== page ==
The truth is that the NPP has not whatsoever stated that it will ignore the IMF/WB. The NPP knows that it cannot do so. Debt (local or foreign) is a liability of the country or the government. Given the above, the NPP will work with IMF/WB based on (i) strictly following the democratic principles, (ii) adopting 20 anti-governance policies/measures mentioned above, (iii) making the current tax regime equitable (i.e. the IMF silent on this or the government has sought to raise tax revenue is exceedingly inequitable. The income tax threshold can increase to a higher level or make income tax progressive. Having a wealth tax is essential. Also, VAT on basic food items is not reasonable), (iv) maintaining utmost transparency, and (v) accountability that was absent in the current and previous governments.

The five approaches above of the NPP governance structure will help it work with IMF/WB for favorable terms and conditions to ensure the welfare and well-being of the people and not compromise the above at whatever cost.  The current regime does not want to negotiate with the IMF in the people’s interest because it embraces the IMF in the “Yes Sir” attitude. This devastating attitude will undoubtedly pave the way for the 18th IMF bailout program. However, the NPP will change it in the right direction with renegotiation.

It is true and correct that the sovereign bondholders know well that Sri Lanka declared bankruptcy because it did not adhere to good governance practices. The NPP’s utmost concern and care is the people. The NPP will not make any decisions that risk people’s lives or harm their democratic rights.

SJB proposed a date for debate, and NPP finally agreed upon it. However, in parallel to the debate between the two leaders, SJB wanted another debate between the two economic councils of SJB and NPP. Indeed, the followers of Sajith’s influenced Sajith to be out of the tract, which vindicated Sajith’s weak leadership. As a result, Sajith wanted to debate with anyone except the schoolchildren. He shouted and used the stages of schools to challenge and attack NPP by stating he was the only one on earth to fix the economy. A critic of Sajith wrote, “Apart from lacking inspiring, unifying and driving a collective vision forward, individual-centric approach by Sajith highlighted a critical shortfall in his ability to lead.” (Colombo Telegraph 4 June 2024). In other words, SJB proposed a debate, challenged NPP, and chewed it for nothing. Now, SJB is waiting for another topic to attack NPP. Given the above, Anura demonstrated honesty, transparency, and accountability—integrity builds trust and respect, the cornerstone of Anura’s leadership (Colombo Telegraph 4 June 2024). In short, the collective and collaborative approach of the team led by Anura was productive, while the disintegrated approach headed by the Sajith team was in vain. In short, the debate saga vividly displayed the bankrupt political status of SJB while NPP became more assertive on the way forward, which was unexpected by SJB.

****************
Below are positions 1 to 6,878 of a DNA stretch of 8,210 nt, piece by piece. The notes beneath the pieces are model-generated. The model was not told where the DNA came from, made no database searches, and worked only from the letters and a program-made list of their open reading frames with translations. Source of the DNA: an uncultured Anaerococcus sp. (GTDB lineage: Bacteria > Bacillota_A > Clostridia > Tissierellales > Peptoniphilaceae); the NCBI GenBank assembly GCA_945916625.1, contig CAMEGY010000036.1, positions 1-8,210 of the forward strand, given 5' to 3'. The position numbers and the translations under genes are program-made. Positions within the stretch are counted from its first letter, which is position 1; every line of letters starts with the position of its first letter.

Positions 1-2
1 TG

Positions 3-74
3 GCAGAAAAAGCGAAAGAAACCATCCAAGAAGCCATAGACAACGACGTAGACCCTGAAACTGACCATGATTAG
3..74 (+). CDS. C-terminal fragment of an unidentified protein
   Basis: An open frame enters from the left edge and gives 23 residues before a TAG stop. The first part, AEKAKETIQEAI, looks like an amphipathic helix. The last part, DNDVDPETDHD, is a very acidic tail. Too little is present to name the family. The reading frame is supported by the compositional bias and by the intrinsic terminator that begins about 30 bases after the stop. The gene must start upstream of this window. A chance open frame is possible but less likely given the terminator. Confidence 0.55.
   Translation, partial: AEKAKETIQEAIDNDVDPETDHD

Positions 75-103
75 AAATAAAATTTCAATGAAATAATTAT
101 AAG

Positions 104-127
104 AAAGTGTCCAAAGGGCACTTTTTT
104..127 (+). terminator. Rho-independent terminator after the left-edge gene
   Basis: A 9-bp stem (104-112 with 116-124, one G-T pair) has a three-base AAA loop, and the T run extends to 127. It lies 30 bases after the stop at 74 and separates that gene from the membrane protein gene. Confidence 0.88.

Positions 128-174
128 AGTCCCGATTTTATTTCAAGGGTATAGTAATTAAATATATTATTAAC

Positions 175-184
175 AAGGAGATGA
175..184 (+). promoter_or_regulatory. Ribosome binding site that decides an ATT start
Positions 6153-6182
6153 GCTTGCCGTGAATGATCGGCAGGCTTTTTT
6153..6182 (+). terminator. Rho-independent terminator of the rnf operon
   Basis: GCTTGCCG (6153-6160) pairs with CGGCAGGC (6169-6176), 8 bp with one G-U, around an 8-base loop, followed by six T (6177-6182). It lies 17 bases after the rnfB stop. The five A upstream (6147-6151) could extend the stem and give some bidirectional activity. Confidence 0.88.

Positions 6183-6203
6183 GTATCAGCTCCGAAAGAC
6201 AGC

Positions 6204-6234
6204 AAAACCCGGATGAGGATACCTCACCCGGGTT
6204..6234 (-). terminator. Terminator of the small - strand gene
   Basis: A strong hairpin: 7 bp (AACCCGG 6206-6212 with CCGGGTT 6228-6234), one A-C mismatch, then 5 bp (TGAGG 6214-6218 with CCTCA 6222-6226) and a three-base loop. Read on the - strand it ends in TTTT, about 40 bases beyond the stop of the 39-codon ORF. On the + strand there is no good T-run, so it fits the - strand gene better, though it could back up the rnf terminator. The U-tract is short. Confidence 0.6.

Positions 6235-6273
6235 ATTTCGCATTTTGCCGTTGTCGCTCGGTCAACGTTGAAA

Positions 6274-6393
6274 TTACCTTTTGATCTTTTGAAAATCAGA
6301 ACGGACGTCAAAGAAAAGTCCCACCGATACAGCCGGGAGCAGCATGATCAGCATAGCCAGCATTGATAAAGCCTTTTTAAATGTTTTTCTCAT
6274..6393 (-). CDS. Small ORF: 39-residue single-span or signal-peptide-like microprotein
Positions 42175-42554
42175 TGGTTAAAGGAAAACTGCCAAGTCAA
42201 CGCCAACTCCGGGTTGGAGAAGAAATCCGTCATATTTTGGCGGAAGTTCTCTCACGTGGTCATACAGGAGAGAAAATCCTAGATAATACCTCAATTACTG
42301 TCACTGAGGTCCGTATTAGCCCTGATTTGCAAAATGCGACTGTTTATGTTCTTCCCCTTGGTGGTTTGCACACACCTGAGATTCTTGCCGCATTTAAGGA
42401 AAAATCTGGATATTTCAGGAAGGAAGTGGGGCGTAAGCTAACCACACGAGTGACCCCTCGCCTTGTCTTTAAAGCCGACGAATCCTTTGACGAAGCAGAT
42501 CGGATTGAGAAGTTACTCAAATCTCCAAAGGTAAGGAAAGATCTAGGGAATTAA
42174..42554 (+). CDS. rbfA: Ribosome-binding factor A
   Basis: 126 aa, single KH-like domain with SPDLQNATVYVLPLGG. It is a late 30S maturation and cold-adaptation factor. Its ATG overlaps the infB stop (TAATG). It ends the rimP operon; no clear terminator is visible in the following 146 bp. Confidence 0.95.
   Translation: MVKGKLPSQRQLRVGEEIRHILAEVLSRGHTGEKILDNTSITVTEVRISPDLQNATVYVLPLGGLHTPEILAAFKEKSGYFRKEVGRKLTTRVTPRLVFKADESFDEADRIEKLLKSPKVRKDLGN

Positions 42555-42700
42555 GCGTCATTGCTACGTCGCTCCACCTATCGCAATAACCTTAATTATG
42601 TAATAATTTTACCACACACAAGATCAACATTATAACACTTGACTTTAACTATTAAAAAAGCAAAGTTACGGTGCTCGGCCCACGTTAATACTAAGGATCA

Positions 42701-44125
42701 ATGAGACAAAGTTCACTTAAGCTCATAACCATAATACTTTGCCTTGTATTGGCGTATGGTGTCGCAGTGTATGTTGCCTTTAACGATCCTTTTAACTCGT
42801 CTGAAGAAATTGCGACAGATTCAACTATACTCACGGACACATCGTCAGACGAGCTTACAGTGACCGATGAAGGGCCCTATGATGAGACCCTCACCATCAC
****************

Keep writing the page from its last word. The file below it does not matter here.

The political landscape of Sri Lanka has been rapidly changing, given this year’s Elections. The National People’s Power (NPP) is gaining popularity. UNP, SLFP, SJB, and SLPP treat the JVP/NPP as the common enemy. Among many, the killings/violence in 1971 and 1988/1989 have been used as the primary weapon to attack JVP/NPP, which is sold dearly or very cheaply. However, the killings/violence of JVP in the past is not a concern at all for the majority of people because talking and focusing on them will not help them resolve their problems at this juncture. NPP resulted in a reformed or evolutional process of JVP in 1971 towards parliamentary democracy. The article is based on solid points and is written to defeat or criticize the cheap and malicious arguments of the four political parties combined. Today, the JVP/NPP is a mature and refined political party backed by the masses, outperforming its rivals in the democratic arena. This counters the notion that the JVP/NPP is a group of individuals unfit for national leadership, instilling confidence in its ability to lead effectively and generate the fundamental change people have wanted since 1948.